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State Legislation & Reporting - WA 

 

Local Legislation


The Department for Child Protection is responsible for overseeing and upholding child protection in Western Australia. Numerous Acts (laws) help to govern and guide the process of child protection. These acts include:

Principal Acts:

  • Children and Community Services Act 2004 (as amended in 2011)
  • Children and Community Services Amendment (Reporting Sexual Abuse of Children) Act 2008 (from 1 January 2009, these mandatory reporting provisions will become a part of the Children and Community Services Act 2004)

 

Other relevant Acts:

  • Working with Children (Criminal Record Checking) Act 2004
  • Family Court Act 1997
  • Adoption Act 1994
  • Family Law Act 1975 (Cth)

 

To see other laws and acts relevant to children, youth and families please see the    Legislation section of the Department for Child Protection and Family Support website for more information.

Reporting Child Abuse


What is reportable?


Outcomes or actions from which children are in need of protection include; neglect, physical abuse, sexual abuse, emotional abuse, domestic violence and psychological harm. These are all reportable offences.

What are reasonable grounds?


You do not need to have proof to report any concerns you have about the safety of a child or young person. Indicators that represent reasonable grounds to report a suspected offence include:

  • A child or young person discloses that he or she has suffered or is suffering non accidental physical injury or sexual abuse
  • Someone else advises you that a child or young person has been sexually abused or non-accidentally injured, or
  • Your own observations of the child or young persons physical condition or behaviours lead you to reasonably suspect that the child or young person has suffered or is suffering non-accidental physical injury or sexual abuse. 

 

For more information, you can email one of our qualified staff at Child Wise at  helpline@childwise.org.au


Can anyone report concerns for the safety of a child or young person?

 

Any person who believes, on reasonable grounds, that a child is in need of protection may voluntarily report to Child Protection Services.

  • You do not have to prove that abuse has taken place. You only need reasonable grounds for your belief.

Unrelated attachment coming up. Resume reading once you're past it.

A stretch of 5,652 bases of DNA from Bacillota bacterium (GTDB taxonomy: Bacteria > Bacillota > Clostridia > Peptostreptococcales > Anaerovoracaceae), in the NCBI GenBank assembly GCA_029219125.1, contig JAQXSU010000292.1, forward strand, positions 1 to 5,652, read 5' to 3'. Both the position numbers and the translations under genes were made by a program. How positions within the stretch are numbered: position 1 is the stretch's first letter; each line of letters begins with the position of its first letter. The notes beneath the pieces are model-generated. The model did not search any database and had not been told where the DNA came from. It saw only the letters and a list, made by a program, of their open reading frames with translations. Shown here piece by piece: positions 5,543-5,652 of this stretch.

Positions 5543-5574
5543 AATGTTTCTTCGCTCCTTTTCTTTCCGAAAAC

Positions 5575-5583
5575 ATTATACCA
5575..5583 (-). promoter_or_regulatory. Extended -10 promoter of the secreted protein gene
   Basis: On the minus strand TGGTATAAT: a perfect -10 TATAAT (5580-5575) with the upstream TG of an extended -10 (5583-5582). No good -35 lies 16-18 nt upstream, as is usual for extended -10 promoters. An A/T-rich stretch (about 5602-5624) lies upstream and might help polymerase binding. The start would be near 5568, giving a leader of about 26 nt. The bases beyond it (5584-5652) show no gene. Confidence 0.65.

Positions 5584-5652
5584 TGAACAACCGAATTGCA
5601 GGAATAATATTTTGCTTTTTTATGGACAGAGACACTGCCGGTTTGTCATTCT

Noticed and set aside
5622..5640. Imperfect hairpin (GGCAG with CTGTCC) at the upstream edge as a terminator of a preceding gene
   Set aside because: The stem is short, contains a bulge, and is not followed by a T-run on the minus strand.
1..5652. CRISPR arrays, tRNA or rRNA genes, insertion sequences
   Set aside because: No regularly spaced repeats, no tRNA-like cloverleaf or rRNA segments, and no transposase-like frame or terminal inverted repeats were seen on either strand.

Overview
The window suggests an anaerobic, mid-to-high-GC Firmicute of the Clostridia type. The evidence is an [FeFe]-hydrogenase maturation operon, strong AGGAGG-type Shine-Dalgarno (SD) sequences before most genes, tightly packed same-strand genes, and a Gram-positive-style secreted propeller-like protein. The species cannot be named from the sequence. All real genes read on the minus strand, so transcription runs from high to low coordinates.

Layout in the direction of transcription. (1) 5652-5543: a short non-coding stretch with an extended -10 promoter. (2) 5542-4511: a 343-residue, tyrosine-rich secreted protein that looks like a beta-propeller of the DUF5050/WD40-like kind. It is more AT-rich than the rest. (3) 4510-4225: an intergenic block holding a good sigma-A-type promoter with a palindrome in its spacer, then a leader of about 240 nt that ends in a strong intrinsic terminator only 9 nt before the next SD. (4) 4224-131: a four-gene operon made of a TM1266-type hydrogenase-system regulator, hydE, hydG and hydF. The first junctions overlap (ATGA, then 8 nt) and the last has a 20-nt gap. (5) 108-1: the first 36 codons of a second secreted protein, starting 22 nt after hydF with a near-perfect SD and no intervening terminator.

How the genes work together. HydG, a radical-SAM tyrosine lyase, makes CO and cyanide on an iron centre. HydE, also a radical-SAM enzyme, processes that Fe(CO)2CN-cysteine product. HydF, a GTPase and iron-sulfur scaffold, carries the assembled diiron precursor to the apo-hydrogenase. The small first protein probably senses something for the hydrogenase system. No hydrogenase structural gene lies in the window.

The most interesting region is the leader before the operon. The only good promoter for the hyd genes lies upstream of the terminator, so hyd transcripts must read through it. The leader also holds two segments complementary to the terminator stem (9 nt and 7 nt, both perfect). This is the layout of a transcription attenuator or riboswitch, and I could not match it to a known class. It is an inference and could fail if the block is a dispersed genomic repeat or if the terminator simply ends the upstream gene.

• You do not need permission from parents or caregivers to make a report; nor do they need to be informed that a report is being made.
  • If you made a report in good faith, you cannot be held legally liable - regardless of the outcome of the report.
  • Your identity will remain confidential unless you need to give evidence if the matter goes to court. It is rare that this happens.

 

What is mandatory reporting?

 

Mandatory reporting describes the legal obligation of certain professionals and community members to report incidences of child sexual abuse. These people are called "mandated reporters" and they MUST report to Child Protection Services if they believe on reasonable grounds that a child is in need of protection. Penalties may apply to mandated reporters who fail to report suspected abuse. For more information on manda

Who is mandated to report suspected abuse? 


In Western Australia Mandatory reporting legislation varies across Australian jurisdictions around the types of abuse that must be reported and the range of people mandated to report.

The legislation that governs the mandatory reporting of child sexual abuse in Western Australia is the Children and Community Services Amendment (Reporting Sexual Abuse of Children) Act 2008. From 1st January 2009, these mandatory reporting provisions will become part of the Children and Community Services Act 2004.

In Western Australia, mandatory reporters of child sexual abuse under the Children and Community Services Amendments (Reporting Sexual Abuse of Children) Act 2008 are:

  • Doctors
  • Nurses and midwives
  • Teachers
  • Police officers
  • Boarding supervisors

 

However, any person who has a belief that a child is being subjected to any form of abuse or neglect should report these concerns to the Department.

For further information and resources about mandatory reporting, or on how to make a report in WA, visit the  Mandatory Reporting in Western Australia page of the Department of Child Protection website, or call the   Mandatory Reporting Service: 1800 708 704.

Who to report to and how


If you need to report an offence that requires immediate police attention, please call  Western Australia Police: 131 444  or the  Police Child Abuse Unit: 08 9492 5444.

 

If you suspect on reasonable grounds that a child is suffering abuse or  neglect or you wish to discuss your concerns about a child or young person, you should telephone:

Crisis Care: 1800 199 008 or  08 9223 1111. This hotline operates 24 hours a day, 7 days a week.


Department for Child Protection: 08 9222 2555 or  1800 622 258.


National Child Abuse Helpline: 1800 99 10 99. This helpline operates  Monday to Friday, 9am-5pm AEST. 

 

There are also support services across Western Australia that can assist and  advise you through the process of making a report. For more information,  visit our     Support Services page.

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